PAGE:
By SHERMAN FREDERICK
He’s an unlikely American hero, especially in the modern sense.
Standing only 5 feet 4 inches tall, he walked bow-legged, slept most of his nights outdoors with a loaded rifle, couldn’t read or write and killed “savages” as needed. Some say more than needed.
So, when Nevadans gather in black gowns and tuxedos to clink champagne glasses and celebrate the state’s 150th birthday on Oct. 31, 2014, Christopher Houston Carson will be the historical luminary most likely to make the politically sensitive gag on their bacon-wrapped weenie hors d’oeuvres.
Go figure. Modern Nevada touts gambling, legal prostitution, art entitled “Nudes On Ice” and a museum for mobsters, but then seems to treat the state’s capital city namesake like a family skeleton.
It was the age of Manifest Destiny when Kit Carson set foot in the Great Basin in 1843, leading John C. Fremont’s second expedition across Nevada, south from Pyramid Lake and into the Sierra Nevada. The mission better mapped a route to Oregon, sparking a big migration west, including Mormons to Salt Lake.
As Fremont made his way home to Washington, D.C., he and Carson trekked down California’s central valley and cut across, into Nevada and the springs called Las Vegas. Somewhere in the Mojave, they came upon Andreas Fuentes and an 11-year-old boy who had been ambushed by an unknown tribe of indians. The attackers stole 30 horses, killed two men and captured two women who were staked to the ground, mutilated and killed.
Hearing the details of the attack, Kit Carson and fellow mountain man Alex Godey set about to avenge the deaths.
In two days, they brought the horses back to Fuentes with the scalps of two dead indians on a pole.
When Fremont recounted this story in his official report, the legend of Kit Carson, hero avenger, was born.
In a later expedition not so celebrated, Fremont and Carson were attacked as they slept near Klamath Lake. Three in Fremont’s party were killed.
In retribution, Fremont and Carson attacked several Klamath encampments, killing dozens. The Klamaths said it was a massacre of women and children. To this day, the Klamaths do not kindly remember the name of Kit Carson.
Don’t expect a museum about that in Nevada anytime soon.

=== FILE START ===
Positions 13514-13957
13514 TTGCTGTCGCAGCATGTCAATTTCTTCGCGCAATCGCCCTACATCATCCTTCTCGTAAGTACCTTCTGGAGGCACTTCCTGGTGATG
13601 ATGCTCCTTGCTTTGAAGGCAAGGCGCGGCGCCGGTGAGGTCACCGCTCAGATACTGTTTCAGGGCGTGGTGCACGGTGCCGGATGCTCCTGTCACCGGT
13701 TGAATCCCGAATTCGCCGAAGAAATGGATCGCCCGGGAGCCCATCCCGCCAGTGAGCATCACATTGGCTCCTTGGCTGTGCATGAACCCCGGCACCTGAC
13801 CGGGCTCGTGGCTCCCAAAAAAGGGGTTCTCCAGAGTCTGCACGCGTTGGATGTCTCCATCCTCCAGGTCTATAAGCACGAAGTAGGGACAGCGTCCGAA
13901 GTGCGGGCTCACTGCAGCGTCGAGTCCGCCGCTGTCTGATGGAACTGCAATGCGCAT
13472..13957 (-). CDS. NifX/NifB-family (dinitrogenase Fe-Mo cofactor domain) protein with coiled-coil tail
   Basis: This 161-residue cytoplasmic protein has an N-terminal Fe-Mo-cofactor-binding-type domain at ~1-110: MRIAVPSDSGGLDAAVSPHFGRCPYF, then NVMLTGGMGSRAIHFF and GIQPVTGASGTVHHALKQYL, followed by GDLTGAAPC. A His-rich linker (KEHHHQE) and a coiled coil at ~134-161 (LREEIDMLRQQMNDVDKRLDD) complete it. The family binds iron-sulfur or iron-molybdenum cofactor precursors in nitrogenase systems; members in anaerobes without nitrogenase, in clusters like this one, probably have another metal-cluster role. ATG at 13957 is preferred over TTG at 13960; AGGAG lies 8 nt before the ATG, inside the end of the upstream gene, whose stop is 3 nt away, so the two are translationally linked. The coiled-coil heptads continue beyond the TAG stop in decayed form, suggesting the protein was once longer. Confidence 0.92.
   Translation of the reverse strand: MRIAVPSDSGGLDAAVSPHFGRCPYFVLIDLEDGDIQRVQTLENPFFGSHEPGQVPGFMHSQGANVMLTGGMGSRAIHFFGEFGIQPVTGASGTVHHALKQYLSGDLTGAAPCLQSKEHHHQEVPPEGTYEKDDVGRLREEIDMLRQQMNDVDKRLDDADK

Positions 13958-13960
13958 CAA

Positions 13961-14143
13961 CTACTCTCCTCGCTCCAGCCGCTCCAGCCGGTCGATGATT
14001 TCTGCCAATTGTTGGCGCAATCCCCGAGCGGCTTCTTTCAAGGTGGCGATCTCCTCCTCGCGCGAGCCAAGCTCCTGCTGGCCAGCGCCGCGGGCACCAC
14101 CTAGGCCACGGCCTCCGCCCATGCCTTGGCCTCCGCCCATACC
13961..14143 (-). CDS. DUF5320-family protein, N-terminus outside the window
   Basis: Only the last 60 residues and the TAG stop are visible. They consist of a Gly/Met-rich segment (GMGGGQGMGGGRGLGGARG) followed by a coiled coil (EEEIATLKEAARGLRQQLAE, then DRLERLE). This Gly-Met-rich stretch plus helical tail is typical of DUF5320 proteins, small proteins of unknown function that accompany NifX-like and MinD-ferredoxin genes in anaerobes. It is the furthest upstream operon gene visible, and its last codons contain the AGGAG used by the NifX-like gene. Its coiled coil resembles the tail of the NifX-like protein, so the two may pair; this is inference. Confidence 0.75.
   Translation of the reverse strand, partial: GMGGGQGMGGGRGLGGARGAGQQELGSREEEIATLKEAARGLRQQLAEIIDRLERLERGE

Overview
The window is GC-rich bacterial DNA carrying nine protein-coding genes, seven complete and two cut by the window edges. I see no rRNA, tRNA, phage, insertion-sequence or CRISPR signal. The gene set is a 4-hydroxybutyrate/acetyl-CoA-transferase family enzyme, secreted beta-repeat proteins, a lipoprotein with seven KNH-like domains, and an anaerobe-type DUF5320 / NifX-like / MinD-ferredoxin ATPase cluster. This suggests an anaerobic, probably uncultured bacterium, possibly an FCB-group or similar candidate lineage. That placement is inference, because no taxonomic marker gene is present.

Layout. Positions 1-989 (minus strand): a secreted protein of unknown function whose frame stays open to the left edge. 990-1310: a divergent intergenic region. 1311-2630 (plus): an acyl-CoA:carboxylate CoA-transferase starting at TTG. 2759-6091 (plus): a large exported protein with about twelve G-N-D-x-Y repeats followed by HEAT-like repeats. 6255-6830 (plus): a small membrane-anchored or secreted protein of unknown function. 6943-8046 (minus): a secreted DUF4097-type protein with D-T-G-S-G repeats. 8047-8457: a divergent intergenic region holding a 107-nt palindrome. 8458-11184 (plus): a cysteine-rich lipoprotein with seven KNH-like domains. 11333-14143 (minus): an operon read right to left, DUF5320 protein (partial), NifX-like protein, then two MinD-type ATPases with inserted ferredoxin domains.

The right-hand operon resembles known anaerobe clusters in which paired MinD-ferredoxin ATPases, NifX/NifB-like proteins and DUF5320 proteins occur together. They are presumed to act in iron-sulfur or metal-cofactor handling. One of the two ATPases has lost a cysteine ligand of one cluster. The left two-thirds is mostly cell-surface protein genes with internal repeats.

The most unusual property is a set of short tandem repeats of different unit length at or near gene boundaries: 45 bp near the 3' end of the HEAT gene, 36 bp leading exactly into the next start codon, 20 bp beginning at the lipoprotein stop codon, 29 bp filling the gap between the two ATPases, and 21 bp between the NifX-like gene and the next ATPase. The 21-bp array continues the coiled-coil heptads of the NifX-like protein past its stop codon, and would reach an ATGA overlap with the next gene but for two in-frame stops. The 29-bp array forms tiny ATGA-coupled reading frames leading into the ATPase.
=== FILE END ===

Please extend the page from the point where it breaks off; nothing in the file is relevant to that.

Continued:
But there is a statue of Kit Carson tucked away on the legislative grounds in Carson City. Whoever wrote the inscription seemed to struggle with how closely to associate with the mountain man. It makes a point to tell readers that Carson City wasn’t really named after Kit Carson, but after the Carson River, which Fremont named in honor of Kit Carson. It’s an odd distinction to make on a man’s statue, as if some kind of separation is required in commemorating him.
My sensitivities aside, it’s a drop-dead beautiful work of public art. I recommend all Nevadans make it a point to visit it.
I also recommend the book “Blood and Thunder” by Hampton Sides. It tackles the early exploration of the West and puts the life and times of Kit Carson into unblinking perspective. The book inspired this column.
As Sides writes: “By the macabre distinctions of his day, he was regarded not as an Indian killer but as an Indian-fighter — which was, if not a noble American profession, at least a venerable one. But Carson did not hate Indians, certainly not in any sort of abstract racial sense. He was no Custer, no Sheridan, no Andrew Jackson. If he had killed Native Americans, he had also befriended them, loved them, buried them, even married them. Through much of his life, he lived more like an Indian than a white man.”
Kit Carson died a general — the only illiterate general in the U.S. Army’s history. He spoke English, Spanish and French fluently and could converse in Navajo, Ute-Comanche, Cheyenne, Arapaho, Crow, Blackfoot, Shoshone and Paiute.
His life and times embodied the spirit of the West — both in its majesty and in its brutality. He’s worth remembering in full.
Sherman Frederick is former editor of the Tribune-Herald and former publisher of the Las Vegas Review-Journal.